When I was a child, I made use of a child’s language, I had a child’s feelings and a child’s thoughts:now that I am a man, I have put away the things of a child. 1Co 13:11
A few days ago I realized something. I just had received an email from a good friend as an answer to an article I wrote to some of our elders – part of which you can read in my last two blog entries Spiritual Fathers and Who can be a Father. In his answer he wrote:
Another thought about fathers: there comes a time in your life when your natural father dies and you become the patriarch of the family. I believe this is so in the spiritual.
What did I realize?
I realized that I am becoming a patriarch. Granted, my father is not dead. He is severely ill after he had a stroke during surgery for cancer removal. He cannot take any decisions any more. On the other hand – as avid readers of this blog know – he has not been involved in family affairs for years.
I am the oldest son of my father, with one brother. My fathers parents are long gone, and nobody knows what happened to his brother and sister.
This leaves me as the oldest man in our family. That is what we call a patriarch.
Technically, I had this role for a while now. At least for about 8 years, when my wife’s dad died. But it is only now that I realize my role, and I for sure had to grow into it.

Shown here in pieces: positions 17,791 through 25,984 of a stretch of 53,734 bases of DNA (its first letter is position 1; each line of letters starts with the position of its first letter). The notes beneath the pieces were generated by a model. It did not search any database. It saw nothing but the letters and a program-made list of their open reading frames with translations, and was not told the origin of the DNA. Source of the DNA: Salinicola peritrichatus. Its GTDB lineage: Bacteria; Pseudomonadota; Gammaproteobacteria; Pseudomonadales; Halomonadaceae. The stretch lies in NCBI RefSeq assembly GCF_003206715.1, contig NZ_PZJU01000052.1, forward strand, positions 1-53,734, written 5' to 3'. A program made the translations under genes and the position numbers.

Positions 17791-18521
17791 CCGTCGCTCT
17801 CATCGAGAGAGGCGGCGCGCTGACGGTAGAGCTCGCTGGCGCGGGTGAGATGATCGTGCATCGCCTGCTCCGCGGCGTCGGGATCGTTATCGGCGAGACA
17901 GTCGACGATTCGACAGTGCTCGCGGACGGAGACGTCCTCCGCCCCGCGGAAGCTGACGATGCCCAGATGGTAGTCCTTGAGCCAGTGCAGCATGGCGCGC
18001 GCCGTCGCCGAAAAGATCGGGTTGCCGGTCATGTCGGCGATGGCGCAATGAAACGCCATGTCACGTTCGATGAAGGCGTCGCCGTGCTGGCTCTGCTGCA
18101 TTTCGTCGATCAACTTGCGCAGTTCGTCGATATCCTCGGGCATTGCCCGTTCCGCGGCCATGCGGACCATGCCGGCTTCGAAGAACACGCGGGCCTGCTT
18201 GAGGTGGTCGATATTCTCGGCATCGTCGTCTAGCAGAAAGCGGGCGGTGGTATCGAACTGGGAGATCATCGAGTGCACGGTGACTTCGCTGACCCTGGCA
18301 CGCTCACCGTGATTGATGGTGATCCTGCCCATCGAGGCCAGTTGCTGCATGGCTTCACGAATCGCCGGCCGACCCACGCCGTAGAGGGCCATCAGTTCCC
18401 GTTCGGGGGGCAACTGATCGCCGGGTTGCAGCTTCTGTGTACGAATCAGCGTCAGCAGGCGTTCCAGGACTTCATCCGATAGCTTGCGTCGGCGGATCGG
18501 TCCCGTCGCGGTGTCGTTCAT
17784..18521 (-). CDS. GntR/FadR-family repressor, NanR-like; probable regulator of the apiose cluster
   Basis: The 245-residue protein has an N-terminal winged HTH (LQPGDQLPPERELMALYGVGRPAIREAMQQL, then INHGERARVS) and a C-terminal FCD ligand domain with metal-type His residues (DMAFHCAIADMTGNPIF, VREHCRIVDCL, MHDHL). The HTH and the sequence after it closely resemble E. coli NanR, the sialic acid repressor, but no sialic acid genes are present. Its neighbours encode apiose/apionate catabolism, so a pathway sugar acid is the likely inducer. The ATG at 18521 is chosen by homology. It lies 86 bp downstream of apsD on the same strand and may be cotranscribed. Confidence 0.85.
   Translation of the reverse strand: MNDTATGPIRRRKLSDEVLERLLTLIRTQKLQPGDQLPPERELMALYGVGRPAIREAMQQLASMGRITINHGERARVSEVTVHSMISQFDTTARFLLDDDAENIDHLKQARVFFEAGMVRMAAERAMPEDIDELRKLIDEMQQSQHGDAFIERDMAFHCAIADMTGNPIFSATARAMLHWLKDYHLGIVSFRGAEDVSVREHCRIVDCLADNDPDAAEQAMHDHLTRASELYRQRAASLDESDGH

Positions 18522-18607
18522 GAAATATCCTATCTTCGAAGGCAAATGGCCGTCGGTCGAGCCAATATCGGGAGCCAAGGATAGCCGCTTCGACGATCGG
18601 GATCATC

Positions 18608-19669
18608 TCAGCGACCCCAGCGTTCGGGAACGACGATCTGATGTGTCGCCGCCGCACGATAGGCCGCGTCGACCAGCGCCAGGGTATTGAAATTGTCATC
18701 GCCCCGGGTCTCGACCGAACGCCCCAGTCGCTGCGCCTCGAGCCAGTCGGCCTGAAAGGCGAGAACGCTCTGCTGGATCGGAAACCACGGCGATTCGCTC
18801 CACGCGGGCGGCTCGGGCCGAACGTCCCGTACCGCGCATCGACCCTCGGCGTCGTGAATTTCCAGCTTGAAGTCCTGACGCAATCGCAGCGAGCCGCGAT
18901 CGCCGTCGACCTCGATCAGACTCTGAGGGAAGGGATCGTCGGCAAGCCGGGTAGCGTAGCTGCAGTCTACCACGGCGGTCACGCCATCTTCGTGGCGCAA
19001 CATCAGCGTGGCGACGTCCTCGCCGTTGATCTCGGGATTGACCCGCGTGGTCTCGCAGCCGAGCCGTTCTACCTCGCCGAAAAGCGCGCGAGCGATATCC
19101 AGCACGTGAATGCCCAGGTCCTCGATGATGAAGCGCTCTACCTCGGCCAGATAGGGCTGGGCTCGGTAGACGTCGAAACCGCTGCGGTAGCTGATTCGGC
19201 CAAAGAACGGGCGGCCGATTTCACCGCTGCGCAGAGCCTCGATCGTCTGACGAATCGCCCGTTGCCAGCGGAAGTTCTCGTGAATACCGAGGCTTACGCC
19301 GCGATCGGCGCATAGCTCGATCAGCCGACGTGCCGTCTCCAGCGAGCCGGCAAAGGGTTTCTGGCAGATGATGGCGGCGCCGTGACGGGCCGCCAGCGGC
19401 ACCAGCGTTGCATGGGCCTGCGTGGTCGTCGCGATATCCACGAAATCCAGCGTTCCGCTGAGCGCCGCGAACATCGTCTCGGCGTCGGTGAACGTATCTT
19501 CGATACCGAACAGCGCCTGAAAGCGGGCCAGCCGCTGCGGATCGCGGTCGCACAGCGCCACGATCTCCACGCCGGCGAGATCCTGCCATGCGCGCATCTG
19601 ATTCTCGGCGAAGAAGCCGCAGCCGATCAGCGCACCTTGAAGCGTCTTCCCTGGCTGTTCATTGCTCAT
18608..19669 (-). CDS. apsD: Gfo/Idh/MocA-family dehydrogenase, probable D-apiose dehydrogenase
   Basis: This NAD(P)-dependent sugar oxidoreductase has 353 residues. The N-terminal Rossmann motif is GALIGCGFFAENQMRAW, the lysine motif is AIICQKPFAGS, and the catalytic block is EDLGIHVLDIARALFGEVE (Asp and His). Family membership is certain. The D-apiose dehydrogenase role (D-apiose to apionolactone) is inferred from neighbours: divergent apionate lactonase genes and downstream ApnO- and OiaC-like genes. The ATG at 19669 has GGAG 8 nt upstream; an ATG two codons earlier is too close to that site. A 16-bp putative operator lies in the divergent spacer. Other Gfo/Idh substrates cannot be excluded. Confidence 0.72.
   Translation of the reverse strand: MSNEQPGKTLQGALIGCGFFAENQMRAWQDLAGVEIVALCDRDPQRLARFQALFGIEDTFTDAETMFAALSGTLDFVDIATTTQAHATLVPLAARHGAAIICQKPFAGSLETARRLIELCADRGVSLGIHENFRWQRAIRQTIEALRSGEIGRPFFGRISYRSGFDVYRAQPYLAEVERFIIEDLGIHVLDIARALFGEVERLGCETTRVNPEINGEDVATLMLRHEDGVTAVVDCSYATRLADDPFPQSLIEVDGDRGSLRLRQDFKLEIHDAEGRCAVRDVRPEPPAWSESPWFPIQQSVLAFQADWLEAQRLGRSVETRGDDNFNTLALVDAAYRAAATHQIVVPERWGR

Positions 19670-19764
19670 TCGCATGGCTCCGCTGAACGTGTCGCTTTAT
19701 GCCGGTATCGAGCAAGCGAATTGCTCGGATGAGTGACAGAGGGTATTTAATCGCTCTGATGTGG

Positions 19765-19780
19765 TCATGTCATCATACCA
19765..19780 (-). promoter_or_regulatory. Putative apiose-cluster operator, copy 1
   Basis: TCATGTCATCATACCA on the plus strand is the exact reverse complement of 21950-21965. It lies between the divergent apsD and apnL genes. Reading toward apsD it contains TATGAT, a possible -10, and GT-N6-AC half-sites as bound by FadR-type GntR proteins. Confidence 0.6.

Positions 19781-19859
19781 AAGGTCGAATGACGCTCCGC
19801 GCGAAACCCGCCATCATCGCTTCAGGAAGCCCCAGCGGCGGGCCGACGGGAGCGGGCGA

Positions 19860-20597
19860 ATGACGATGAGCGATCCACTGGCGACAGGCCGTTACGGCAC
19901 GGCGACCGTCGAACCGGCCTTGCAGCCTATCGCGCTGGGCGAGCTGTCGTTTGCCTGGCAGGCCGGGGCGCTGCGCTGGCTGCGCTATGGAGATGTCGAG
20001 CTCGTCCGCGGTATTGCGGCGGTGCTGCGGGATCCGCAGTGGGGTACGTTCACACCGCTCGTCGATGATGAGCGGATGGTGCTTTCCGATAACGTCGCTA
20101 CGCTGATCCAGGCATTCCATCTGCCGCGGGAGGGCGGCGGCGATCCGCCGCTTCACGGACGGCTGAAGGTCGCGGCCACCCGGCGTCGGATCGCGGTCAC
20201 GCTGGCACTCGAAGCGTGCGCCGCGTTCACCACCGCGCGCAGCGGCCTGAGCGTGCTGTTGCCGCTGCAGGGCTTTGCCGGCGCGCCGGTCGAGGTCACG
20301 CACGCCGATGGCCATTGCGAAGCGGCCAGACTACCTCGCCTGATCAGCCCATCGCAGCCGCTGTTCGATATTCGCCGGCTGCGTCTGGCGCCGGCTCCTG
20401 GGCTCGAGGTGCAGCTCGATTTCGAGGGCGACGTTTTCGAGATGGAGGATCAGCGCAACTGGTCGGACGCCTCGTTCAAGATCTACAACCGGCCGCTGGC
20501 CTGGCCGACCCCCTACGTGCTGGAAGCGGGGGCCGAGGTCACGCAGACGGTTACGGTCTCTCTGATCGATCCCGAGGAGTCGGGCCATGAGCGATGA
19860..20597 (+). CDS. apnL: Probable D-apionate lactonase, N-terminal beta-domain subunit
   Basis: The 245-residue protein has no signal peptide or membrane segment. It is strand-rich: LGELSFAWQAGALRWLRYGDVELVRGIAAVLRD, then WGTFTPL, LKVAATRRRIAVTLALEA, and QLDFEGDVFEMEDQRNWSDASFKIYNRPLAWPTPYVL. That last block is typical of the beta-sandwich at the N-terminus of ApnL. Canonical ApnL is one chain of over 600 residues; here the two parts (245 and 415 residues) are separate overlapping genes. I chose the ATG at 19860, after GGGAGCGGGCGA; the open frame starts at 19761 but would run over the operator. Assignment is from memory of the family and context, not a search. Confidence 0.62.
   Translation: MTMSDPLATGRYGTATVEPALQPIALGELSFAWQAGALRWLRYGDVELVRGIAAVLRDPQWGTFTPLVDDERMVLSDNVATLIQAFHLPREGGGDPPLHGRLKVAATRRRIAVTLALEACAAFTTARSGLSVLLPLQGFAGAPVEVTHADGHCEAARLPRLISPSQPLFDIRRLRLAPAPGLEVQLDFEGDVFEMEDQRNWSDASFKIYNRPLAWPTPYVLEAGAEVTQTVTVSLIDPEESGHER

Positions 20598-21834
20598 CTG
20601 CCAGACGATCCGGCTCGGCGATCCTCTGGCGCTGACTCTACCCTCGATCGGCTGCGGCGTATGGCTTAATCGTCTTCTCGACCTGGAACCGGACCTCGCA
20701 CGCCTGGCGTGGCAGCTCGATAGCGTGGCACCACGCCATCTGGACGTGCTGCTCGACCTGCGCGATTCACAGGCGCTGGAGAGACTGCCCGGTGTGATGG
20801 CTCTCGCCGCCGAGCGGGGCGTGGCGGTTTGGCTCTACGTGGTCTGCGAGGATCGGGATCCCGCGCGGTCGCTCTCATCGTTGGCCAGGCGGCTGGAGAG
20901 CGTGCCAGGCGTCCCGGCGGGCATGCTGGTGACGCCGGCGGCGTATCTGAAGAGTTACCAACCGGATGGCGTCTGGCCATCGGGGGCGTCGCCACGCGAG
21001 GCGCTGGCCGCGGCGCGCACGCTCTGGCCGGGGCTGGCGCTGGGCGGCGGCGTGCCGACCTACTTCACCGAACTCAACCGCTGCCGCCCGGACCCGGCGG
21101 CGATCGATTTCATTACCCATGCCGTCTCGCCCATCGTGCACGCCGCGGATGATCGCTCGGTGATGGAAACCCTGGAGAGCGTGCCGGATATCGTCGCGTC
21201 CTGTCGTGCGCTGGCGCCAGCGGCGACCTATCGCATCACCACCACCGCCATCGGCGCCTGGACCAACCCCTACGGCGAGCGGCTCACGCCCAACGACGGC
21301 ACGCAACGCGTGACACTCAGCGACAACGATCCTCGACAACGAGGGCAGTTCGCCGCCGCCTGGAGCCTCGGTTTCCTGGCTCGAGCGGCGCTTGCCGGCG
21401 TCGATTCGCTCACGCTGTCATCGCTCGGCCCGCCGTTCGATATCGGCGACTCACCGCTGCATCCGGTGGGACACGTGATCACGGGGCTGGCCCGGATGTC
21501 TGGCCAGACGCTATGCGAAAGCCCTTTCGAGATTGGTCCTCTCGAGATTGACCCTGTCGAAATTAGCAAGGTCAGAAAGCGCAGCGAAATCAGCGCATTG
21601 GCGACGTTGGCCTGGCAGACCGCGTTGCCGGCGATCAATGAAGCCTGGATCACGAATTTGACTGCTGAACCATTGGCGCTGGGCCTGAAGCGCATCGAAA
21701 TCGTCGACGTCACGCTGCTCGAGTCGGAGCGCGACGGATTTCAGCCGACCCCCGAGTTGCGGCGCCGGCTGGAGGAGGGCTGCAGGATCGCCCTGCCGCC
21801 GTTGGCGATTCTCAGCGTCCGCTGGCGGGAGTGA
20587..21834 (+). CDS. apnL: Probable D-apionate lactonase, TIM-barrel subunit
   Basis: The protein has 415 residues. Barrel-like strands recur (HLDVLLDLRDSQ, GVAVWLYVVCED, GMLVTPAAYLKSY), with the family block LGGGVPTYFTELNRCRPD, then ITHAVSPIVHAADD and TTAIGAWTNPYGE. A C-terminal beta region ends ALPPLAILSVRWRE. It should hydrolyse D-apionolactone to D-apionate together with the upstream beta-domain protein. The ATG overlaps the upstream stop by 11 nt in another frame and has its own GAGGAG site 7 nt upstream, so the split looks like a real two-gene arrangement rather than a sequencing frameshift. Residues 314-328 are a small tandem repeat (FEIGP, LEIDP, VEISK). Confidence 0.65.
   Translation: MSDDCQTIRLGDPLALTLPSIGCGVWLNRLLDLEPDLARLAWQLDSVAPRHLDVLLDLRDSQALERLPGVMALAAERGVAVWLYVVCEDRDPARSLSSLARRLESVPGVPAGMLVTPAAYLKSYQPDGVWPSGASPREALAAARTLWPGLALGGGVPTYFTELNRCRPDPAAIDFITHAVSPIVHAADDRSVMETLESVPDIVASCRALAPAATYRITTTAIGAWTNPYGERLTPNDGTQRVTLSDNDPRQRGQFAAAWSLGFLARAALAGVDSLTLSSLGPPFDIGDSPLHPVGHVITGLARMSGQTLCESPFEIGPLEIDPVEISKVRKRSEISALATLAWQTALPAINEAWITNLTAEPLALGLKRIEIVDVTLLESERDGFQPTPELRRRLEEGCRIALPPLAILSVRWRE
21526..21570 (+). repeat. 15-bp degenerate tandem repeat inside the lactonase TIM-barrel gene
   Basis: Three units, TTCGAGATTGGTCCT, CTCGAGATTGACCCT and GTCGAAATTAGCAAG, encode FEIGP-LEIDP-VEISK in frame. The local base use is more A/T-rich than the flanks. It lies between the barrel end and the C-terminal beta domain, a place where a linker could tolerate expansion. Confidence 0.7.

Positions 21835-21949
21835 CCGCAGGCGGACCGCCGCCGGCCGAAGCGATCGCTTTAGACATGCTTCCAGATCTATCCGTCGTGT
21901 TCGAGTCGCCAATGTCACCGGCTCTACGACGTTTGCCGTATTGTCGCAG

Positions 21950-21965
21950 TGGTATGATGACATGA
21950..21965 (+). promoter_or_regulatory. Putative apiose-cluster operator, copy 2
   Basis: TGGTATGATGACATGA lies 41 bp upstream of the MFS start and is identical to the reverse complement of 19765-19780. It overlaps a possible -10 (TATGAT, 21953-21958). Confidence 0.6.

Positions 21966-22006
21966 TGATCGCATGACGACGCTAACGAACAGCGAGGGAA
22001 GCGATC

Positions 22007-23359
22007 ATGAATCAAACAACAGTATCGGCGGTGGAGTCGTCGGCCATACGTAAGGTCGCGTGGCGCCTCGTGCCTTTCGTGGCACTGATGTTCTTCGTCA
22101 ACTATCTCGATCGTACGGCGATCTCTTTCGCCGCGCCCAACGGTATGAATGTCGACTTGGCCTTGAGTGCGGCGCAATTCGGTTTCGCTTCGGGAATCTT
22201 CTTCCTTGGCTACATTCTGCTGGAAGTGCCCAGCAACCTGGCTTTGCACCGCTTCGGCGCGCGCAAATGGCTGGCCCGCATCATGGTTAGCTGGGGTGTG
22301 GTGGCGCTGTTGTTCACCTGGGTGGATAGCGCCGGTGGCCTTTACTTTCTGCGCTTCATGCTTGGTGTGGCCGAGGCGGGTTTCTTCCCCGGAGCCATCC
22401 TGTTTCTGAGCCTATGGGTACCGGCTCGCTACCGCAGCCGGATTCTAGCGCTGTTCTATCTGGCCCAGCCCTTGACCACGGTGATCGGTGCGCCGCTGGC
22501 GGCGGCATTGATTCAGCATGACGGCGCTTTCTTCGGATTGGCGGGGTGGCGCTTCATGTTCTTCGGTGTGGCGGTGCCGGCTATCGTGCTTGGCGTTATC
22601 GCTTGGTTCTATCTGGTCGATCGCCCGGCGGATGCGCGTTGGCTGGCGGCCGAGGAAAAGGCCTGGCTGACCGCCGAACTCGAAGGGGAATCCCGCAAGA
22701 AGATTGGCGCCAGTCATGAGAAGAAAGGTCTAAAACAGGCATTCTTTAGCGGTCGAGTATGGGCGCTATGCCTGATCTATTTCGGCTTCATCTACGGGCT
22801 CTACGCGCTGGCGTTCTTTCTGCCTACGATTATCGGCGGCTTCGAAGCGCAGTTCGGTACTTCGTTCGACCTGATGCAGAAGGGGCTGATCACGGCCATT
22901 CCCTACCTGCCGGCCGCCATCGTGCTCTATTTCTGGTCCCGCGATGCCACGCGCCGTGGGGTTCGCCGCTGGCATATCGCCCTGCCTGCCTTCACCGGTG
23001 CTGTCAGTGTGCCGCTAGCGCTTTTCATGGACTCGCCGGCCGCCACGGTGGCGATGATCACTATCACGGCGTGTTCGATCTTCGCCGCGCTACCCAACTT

The word patriarch comes from Greek patria (family) and arkhes (ruling). Obviously, it is closely linked to pater, which means father both in Greek and Latin.
So the word means – to me – ruling the family as a father.
A verse that comes to mind:
And Jesus called them to him, and saith unto them, Ye know that they who are accounted to rule over the Gentiles lord it over them; and their great ones exercise authority over them. But it is not so among you:but whosoever would become great among you, shall be your minister; and whosoever would be first among you, shall be servant of all. Mark 10:42-44
Again a reminder that a father is of authority, yes, but exercises it serving and ministering.
So, in the natural, I have taken the step to become the patriarch of the family Rickenbach. I feel too young to be in that role, but then I am reminded that many over the centuries had to step up to the plate much earlier than I.
But what about the spiritual? Is there a time you become a patriarch spiritually, as my friend suggests?
In the blog entry Spiritual Fathers I told you the story line of my life: baby, toddler, teen, young man, marriage, father. And we saw that God is a god of growth.
As a baby I needed a father in different ways than as a toddler or teen. The role of the father changes over time, as I change. And in the ancient custom of adoption – proclaiming a child as a son with full authority in the father’s name – a son became an equal, a peer of the father in many ways.
As sons grow up, fathers become friends with a special inroad into one’s heart. The relationship will be more like one of equals than hierarchical, as the son becomes spiritually of age. The father’s starting role to bring up the son and show him the father in heaven is fulfilled. The father has become a friend, a trusted friend to whom I listen well.
What now if this father leaves me? Fathers tend to be promoted to heaven, just as we all are – either through death or at the sound of the last trumpet.
I believe it is God’s plan for us to become patriarchs of great spiritual families, stretching many generations.
Are you ready to grow up? To take the next step? I don’t know where you are at spiritually, but let’s grow.